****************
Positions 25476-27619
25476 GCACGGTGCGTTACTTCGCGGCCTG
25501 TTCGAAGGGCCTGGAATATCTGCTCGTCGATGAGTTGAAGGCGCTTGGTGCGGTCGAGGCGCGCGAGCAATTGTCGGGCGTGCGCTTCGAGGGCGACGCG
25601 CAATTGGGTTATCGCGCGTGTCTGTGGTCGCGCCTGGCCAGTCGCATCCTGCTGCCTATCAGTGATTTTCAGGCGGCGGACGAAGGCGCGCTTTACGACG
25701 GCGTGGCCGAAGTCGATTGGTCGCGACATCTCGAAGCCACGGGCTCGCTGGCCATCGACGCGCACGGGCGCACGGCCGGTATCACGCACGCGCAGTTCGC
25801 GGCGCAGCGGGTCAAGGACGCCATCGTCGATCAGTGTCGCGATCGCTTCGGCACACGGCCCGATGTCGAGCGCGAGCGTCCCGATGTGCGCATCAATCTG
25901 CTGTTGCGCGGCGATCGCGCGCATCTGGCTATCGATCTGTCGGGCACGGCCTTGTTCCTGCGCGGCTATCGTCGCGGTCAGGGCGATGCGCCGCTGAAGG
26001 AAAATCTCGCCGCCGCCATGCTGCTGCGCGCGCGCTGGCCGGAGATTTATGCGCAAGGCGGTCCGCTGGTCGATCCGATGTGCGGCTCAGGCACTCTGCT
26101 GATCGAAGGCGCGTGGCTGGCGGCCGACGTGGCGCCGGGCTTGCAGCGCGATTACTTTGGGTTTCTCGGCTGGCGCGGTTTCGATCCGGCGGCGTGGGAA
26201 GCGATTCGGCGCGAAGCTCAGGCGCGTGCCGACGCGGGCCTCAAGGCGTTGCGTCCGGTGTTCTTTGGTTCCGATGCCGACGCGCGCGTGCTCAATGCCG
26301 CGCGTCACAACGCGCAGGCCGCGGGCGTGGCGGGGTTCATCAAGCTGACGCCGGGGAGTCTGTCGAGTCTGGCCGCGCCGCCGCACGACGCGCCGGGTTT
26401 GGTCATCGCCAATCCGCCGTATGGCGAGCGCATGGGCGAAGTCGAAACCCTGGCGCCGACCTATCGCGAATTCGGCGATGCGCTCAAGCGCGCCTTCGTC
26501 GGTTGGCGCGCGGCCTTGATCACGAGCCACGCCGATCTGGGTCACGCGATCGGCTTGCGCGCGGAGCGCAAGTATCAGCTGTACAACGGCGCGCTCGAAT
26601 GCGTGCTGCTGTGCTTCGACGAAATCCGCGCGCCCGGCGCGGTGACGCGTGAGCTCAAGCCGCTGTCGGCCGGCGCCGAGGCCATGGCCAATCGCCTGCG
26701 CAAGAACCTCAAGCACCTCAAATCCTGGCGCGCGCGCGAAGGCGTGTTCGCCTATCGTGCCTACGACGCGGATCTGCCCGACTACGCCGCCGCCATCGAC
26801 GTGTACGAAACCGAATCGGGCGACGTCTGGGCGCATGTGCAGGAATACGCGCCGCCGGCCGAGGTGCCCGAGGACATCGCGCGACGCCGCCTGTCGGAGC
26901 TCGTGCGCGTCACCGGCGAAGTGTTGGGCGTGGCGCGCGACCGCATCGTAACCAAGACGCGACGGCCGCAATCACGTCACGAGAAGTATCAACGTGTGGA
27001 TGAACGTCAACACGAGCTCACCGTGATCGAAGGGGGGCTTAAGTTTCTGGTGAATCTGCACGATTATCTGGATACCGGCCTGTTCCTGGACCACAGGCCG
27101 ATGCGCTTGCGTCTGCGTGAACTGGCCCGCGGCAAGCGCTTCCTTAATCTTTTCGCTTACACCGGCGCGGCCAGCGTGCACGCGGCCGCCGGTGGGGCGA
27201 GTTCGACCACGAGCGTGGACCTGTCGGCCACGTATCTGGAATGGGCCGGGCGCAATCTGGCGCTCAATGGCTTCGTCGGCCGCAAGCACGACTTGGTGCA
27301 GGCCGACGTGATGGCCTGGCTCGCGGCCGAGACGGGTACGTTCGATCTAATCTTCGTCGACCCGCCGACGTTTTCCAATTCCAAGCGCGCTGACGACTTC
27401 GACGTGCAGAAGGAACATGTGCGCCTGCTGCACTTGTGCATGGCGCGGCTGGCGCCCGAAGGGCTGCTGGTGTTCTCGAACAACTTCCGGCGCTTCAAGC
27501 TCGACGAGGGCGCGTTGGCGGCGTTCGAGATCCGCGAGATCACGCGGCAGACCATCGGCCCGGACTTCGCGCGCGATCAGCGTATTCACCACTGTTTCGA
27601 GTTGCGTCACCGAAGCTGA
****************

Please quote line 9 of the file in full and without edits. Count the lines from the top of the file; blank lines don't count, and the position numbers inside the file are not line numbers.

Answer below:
26101 GATCGAAGGCGCGTGGCTGGCGGCCGACGTGGCGCCGGGCTTGCAGCGCGATTACTTTGGGTTTCTCGGCTGGCGCGGTTTCGATCCGGCGGCGTGGGAA